With only 11 days to undo the Affordable Care Act (ACA) with a simple majority vote, a new healthcare proposal by Senate Republicans is quickly gaining momentum, setting up the stage for potential floor action next week. On Wednesday, September 13, Sens. Lindsey Graham (R-S.C.), Bill Cassidy (R-La.), Dean Heller (R-Nev.) and Ron Johnson (R-Wisc.) introduced the legislative text for their health care proposal, which is being referred to as “Graham-Cassidy.” Senate Majority Leader Mitch McConnell (R-Ky.) has vowed to bring it the floor if they can secure 50 votes.
Graham-Cassidy was initially dismissed but has continued to gain momentum and attention. Hearings were scheduled in two different committees early next week, including the powerful Senate Finance Committee. In addition, the Congressional Budget Office (CBO) announced they would release a preliminary assessment of the proposal’s budget deficit reduction by early next week, a prerequisite to meet procedural rules. Introduction of the Graham-Cassidy proposal has quieted recent efforts to engage in bipartisan efforts to stabilize the ACA or fund other key health programs that expire at the end of the month.
Graham-Cassidy contains many similarities to previous House and Senate proposals in that it would place a per capita cap on Medicaid and end the ACA’s Medicaid expansion—both of which would substantially shift costs to counties. It also repeals the Prevention and Public Health Fund and delay, instead of repealing, the Cadillac tax on employer health plans until FY 2025. The largest difference between previous proposals and Graham-Cassidy is the inclusion of a block grant program based on a complex formula that is intended to equalize federal contributions to Medicaid across states.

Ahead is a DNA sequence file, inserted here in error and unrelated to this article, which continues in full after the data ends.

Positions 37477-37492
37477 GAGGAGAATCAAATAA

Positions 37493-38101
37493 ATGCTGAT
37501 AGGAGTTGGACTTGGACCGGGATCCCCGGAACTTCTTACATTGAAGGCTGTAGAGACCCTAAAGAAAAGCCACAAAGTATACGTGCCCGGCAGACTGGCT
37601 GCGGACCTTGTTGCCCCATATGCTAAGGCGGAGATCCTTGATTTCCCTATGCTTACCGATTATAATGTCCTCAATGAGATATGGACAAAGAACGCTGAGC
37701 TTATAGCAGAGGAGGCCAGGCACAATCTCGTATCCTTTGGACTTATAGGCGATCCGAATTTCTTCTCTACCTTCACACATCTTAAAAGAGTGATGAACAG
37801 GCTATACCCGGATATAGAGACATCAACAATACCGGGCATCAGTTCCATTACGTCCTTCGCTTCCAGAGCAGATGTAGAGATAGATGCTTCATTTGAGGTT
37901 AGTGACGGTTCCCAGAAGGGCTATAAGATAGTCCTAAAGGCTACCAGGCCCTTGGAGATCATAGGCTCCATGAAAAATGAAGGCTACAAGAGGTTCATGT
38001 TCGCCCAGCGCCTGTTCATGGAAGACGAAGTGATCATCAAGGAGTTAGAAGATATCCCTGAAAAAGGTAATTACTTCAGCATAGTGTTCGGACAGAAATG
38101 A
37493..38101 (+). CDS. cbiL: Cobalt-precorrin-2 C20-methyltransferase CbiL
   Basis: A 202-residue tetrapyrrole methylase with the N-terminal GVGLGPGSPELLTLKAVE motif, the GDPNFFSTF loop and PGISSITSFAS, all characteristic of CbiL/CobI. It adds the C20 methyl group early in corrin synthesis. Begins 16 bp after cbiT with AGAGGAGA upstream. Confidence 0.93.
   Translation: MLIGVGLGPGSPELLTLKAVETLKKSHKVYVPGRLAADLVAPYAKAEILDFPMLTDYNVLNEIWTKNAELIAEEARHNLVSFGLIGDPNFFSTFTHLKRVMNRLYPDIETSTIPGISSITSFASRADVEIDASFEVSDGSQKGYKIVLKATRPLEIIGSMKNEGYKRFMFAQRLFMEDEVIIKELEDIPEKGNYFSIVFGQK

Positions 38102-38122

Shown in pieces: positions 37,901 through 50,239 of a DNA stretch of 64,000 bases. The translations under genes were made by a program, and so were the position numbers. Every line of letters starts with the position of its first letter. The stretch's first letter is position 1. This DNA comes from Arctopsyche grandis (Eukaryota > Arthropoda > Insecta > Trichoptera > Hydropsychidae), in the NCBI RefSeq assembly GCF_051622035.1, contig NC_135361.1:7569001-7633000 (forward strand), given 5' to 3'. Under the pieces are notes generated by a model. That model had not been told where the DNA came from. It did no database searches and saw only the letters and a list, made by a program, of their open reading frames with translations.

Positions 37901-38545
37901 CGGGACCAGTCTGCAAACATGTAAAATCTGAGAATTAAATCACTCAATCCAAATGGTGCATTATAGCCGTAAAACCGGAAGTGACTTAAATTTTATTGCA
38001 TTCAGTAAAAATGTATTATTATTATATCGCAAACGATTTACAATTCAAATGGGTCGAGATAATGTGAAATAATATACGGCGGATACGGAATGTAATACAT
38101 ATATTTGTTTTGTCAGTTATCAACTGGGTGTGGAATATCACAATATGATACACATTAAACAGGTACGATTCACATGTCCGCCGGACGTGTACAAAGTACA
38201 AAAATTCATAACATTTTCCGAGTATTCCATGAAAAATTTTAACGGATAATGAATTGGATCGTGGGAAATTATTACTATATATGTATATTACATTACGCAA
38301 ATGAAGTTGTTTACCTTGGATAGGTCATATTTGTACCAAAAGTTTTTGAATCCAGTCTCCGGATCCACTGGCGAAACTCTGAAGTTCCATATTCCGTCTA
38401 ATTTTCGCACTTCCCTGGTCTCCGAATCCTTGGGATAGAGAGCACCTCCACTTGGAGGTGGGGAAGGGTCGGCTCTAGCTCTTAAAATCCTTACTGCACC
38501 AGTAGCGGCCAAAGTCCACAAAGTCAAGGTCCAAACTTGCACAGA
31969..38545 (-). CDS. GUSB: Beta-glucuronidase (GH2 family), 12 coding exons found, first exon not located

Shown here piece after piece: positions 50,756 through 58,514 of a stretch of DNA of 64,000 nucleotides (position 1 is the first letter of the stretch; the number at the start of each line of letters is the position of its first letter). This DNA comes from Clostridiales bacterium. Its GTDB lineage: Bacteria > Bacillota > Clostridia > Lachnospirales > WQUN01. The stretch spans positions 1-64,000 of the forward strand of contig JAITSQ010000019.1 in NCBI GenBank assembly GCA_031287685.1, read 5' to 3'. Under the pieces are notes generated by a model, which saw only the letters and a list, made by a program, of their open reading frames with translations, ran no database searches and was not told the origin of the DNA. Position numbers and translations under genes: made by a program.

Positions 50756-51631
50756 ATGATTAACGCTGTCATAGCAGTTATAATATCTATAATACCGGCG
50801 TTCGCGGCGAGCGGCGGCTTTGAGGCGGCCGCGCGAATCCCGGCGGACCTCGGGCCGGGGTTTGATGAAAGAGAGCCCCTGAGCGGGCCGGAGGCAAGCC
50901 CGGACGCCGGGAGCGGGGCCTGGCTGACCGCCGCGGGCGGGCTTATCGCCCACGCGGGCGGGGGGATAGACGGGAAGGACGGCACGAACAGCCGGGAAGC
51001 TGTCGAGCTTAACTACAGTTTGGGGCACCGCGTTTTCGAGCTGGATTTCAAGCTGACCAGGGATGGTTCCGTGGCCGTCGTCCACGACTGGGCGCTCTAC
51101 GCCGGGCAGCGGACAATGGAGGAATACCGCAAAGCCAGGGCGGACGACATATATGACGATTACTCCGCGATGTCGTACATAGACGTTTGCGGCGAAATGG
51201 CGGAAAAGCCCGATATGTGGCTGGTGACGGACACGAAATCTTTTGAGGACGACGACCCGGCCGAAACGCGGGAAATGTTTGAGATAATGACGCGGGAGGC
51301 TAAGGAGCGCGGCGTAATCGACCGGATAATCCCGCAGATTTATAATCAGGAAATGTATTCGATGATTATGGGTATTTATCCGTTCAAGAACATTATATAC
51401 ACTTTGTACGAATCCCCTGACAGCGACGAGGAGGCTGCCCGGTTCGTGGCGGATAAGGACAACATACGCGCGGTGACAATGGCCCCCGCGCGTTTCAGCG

At this point, only one Republican Senator — Rand Paul (Ky.) — has officially opposed the bill. It would take three “no” votes from Senate Republicans to effectively kill the effort. All eyes are on Senators Susan Collins (R-Maine), Lisa Murkowski (R-Alaska) and John McCain (R-Ariz.), who sunk Republicans’ last effort. If the bill were go to the floor, it would face the amendment process and must also pass the House before being signed into law by the president.
Until last week, this last-ditch effort to repeal and replace the ACA had largely been viewed as a distraction, as Senate Republicans had been moving on to tax reform and stabilizing the existing healthcare system. However, the Senate Parliamentarian ruled that September 30 is the final date for Republicans to utilize budget reconciliation as a fast-track procedure. This announcement led Republicans to refocus on passing some version of a healthcare bill before the impending deadline.
NACo will continue to analyze the policy implications of the Graham-Cassidy proposal to counties and monitor legislative developments over the next two weeks. To view our initial summary of Graham-Cassidy, click here.